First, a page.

This is what the disciples must have known at that moment, and so they rejoiced.

Jesus said to them again, “Peace be with you.
As the Father has sent me, so I send you.”
And when he had said this, he breathed on them and said to them,
“Receive the Holy Spirit.
Whose sins you forgive are forgiven them,
and whose sins you retain are retained.”

When I would sit in the darkness of my closet, writhing from the torture of emotional wounds, one of the worst pains I felt were feelings of guilt and shame. Feelings of having permanently lost my dignity and beauty and freedom.

In the Gospel, the apostles — men who had known the dank prison cells of fear, and experienced the liberation of Christ’s victory over wounds — are now empowered and sent to liberate others. Jesus charges them to go and break the shackles of fear, for those who wish to be free.

For Freedom, Christ Set You Free

My encounter with Jesus and his glorified wounds was (and continues to be) so important in my salvation, my healing, my liberation. That is why I am so grateful for the ‘birthday of the Church’ which Christians celebrated Sunday. Pentecost marks fifty days after the Passover; a Jewish feast called Shevuot commemorating God giving the Torah to his people. For Christians, we celebrate that First Covenant and the New Covenant; on Pentecost, God poured out the Holy Spirit on the apostles, fulfilling his promise:

But this is the covenant I will make with the house of Israel after those days… I will place my law within them, and write it upon their hearts; I will be their God, and they shall be my people. (Jeremiah 31:33)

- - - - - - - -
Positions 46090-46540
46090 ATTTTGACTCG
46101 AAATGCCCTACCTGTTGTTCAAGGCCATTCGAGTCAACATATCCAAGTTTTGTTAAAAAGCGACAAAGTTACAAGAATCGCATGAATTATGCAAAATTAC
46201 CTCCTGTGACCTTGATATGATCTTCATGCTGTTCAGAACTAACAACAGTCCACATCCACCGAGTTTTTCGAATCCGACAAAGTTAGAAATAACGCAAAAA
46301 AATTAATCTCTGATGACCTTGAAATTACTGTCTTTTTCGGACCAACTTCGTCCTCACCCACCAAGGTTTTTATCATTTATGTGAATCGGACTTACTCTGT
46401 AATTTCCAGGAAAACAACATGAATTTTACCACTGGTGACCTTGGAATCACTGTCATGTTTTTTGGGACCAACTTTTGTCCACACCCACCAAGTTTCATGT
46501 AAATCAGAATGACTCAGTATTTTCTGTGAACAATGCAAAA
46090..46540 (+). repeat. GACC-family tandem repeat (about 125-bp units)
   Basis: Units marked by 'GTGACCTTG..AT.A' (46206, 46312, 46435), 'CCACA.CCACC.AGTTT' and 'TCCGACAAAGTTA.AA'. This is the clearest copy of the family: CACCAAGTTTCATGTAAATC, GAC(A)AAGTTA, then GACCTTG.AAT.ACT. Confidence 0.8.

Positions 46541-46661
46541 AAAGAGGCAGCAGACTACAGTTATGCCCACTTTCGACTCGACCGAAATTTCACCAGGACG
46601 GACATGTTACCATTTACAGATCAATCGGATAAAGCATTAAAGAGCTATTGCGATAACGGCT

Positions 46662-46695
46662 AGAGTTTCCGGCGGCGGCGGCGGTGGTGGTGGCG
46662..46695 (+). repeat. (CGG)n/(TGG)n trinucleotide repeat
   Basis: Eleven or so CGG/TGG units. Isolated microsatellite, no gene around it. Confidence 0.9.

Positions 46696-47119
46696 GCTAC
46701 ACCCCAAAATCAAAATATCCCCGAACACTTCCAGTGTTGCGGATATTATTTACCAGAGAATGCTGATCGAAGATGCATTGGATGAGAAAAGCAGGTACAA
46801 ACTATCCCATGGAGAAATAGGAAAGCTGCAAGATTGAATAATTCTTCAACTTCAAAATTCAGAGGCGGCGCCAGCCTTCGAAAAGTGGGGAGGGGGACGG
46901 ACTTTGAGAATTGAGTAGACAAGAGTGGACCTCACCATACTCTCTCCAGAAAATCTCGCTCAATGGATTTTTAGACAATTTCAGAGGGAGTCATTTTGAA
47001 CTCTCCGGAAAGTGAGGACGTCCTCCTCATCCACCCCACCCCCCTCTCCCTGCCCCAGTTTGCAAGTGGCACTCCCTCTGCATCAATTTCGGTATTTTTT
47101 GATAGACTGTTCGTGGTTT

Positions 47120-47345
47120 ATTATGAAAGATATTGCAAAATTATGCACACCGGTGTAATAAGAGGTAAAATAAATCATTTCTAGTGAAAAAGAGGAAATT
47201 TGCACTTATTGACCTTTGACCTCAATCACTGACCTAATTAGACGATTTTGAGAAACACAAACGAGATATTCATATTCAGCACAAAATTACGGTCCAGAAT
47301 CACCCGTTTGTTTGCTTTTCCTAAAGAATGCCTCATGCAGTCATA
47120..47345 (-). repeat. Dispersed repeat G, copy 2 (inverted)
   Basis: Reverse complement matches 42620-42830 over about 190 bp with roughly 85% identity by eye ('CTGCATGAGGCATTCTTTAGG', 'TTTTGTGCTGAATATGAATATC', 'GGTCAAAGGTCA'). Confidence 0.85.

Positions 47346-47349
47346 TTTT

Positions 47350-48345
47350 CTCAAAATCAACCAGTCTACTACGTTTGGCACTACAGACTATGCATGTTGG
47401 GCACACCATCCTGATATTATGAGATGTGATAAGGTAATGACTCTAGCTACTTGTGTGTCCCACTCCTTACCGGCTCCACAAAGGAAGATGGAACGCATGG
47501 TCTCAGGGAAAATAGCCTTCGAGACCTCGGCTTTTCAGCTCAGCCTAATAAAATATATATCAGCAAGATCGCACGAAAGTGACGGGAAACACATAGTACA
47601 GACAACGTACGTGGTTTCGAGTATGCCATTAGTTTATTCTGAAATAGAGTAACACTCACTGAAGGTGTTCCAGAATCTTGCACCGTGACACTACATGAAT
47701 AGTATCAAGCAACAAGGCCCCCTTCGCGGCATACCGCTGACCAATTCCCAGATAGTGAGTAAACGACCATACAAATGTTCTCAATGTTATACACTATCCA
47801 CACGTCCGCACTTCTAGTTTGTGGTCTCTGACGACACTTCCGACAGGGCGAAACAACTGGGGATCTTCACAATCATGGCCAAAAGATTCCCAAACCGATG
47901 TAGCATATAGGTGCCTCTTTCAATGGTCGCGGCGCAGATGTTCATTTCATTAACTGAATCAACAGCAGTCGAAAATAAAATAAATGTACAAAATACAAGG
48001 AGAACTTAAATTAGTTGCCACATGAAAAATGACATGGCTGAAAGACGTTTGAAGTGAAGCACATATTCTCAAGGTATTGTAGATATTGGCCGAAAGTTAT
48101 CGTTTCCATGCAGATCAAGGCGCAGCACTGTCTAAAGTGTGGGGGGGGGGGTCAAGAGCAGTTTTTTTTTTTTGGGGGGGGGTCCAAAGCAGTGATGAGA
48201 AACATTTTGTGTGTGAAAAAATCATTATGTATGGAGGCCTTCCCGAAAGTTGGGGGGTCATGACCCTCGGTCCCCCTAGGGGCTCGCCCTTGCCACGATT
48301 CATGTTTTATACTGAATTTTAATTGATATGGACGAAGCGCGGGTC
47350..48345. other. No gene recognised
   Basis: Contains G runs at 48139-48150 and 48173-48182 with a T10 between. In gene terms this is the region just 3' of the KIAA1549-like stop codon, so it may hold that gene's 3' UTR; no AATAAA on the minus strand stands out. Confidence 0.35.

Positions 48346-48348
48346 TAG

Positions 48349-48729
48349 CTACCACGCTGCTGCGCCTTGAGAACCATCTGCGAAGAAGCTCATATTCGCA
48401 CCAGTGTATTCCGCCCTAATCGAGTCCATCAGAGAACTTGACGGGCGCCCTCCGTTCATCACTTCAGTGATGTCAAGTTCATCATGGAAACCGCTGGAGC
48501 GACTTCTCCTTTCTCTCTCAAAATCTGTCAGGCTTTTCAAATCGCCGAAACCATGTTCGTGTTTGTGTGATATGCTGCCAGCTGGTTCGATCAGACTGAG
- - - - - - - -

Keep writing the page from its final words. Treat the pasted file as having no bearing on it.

So, why am I grateful for this day? Because when the apostles received the Holy Spirit, they were empowered to go out and free hearts likewise. They became ekklesia — people sent out (translated “church”). Today, the Church exercises this mission especially through the sacraments.

As I went through years of counseling, I also participated in the Sacrament of Confession, which is called a Sacrament of Healing and the Sacrament of Reconciliation. I’m sad — and frustrated — that Confession is poorly (and grossly) depicted in pop culture, because I and countless others have there encountered Jesus and his glorified wounds.

Confession is often portrayed as dark, eerie, and devoid of emotion. I did associate those things with Confession once; when I felt trapped in an abusive relationship for over a year. My life was like a maze I couldn’t escape; I often felt like I was living a nightmarish Groundhog Day. As the weeks and months went by, I would visit Confession more frequently than before. I hated that I could not seem to escape this nightmarish cycle of hurt. That’s when I began to associate Confession with self-loathing.